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Health care workers' freedom of conscience is on the line, and some U.S. lawmakers are stepping up to defend them.
In May 2019, the U.S. Department of Health and Human Services, under direction from President Donald Trump, initiated the Conscience Rule, reinforcing health care workers' right to refuse to participate in abortions, sterilization procedures and physician-assisted suicide.
It was blocked in November by an Obama-appointed judge, and now federal pro-life advocates are stepping in to get the court to reverse its decision.
Last week, 13 senators from 11 states and 63 representatives from 26 states filed a friend of the court brief, joining in with 16 states' attorneys general filing their own brief at the beginning of May.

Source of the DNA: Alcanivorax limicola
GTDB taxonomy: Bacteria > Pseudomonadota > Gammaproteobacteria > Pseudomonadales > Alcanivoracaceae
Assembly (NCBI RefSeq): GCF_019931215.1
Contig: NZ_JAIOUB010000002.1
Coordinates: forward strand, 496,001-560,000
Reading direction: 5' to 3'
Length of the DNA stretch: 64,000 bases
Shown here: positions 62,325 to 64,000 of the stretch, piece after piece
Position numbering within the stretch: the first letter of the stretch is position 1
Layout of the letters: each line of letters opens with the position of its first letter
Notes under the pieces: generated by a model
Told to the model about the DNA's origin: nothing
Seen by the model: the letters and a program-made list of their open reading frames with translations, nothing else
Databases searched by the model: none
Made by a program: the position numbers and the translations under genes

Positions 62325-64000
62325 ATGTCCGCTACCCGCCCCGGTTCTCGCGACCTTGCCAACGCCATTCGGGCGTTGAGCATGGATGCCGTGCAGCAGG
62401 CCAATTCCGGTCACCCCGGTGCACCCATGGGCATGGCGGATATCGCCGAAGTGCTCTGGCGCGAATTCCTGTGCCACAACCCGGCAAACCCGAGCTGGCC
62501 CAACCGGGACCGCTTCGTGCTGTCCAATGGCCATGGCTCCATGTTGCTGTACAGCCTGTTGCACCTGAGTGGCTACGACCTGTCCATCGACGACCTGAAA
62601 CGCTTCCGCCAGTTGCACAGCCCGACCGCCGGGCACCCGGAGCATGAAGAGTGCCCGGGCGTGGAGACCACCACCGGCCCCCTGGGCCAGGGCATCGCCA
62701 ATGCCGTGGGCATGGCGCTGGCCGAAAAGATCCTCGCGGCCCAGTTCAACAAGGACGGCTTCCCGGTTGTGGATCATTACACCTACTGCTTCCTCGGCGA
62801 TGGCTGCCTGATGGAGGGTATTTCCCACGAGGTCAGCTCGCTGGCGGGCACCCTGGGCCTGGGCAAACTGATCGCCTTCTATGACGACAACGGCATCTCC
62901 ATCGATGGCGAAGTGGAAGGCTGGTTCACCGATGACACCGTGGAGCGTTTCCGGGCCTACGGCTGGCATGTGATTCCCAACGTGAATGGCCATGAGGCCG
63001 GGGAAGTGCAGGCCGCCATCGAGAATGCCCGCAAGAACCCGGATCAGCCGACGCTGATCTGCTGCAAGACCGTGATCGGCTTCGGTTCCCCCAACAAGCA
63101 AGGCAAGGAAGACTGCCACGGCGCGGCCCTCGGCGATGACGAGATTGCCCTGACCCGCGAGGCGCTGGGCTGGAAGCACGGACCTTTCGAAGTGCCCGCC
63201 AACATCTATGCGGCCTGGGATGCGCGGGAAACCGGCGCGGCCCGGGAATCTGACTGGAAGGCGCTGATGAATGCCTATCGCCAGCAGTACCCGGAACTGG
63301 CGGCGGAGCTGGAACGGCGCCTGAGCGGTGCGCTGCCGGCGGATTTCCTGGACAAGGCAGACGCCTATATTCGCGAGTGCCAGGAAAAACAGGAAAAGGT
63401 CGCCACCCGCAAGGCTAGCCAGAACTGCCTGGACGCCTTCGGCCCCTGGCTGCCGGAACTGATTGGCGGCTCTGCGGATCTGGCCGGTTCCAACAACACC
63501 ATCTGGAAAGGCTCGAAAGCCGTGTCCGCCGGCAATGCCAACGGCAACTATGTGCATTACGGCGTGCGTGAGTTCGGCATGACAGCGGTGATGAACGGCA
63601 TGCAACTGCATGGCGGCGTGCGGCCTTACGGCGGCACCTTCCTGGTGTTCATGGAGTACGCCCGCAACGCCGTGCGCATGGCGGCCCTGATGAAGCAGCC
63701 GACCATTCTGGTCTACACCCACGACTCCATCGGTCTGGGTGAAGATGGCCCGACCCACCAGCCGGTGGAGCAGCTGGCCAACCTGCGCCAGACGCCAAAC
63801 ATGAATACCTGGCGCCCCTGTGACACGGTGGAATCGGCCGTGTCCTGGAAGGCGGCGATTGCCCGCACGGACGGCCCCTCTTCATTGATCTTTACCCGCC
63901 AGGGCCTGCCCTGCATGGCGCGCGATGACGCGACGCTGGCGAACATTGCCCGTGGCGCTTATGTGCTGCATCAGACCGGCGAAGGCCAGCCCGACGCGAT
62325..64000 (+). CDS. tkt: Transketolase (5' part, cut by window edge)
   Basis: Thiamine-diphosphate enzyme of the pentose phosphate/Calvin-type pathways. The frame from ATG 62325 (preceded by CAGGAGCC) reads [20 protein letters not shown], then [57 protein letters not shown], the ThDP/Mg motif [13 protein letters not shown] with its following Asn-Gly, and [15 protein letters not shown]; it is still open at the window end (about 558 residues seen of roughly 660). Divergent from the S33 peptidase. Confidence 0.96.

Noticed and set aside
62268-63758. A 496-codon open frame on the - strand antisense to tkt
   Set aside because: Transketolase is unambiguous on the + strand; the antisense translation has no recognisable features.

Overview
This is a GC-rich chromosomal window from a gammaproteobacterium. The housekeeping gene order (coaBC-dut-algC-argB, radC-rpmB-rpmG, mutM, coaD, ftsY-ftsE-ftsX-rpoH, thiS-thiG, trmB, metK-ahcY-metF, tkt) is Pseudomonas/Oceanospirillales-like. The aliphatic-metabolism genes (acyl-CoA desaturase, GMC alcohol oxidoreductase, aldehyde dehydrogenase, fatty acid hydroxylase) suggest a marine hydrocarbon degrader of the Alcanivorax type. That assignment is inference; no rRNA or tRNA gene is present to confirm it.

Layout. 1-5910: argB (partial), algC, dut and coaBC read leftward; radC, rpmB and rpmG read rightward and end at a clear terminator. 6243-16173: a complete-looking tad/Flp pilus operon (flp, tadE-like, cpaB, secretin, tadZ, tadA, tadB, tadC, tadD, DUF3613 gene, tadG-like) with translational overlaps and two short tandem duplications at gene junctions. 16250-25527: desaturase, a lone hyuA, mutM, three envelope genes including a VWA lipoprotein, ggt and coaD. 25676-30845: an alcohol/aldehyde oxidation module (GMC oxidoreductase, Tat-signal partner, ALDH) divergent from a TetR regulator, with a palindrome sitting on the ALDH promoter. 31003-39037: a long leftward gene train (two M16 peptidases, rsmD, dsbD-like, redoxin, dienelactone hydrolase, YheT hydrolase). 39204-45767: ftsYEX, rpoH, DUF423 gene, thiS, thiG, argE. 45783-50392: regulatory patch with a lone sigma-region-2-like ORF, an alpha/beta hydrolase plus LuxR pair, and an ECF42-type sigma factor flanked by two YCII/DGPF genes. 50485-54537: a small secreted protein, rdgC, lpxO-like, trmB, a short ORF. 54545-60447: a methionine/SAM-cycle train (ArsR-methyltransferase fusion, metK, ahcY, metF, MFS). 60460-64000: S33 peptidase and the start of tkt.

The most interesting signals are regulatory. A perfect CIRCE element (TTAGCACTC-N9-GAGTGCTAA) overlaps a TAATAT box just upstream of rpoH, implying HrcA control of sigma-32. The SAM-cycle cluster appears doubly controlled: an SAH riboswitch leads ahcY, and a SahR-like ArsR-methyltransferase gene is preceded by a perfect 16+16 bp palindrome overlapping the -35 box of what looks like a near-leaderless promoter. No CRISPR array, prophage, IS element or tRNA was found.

The attorneys general remind the court: "Health care is one area where protecting conscience is particularly vital."
Trump has been hailed as a champion for religious rights, signing an executive order in 2017.
President Donald Trump: "For too long the federal government has used the power of the state as a weapon against people of faith, bullying and even punishing Americans for following their religious beliefs."
Abortion activists are slamming the rule, with New York's attorney general Letitia James saying, "The federal government is giving health care providers free license to openly discriminate and refuse care to patients."
But if activists have their way, health care workers will have to choose between practicing medicine or following God's laws.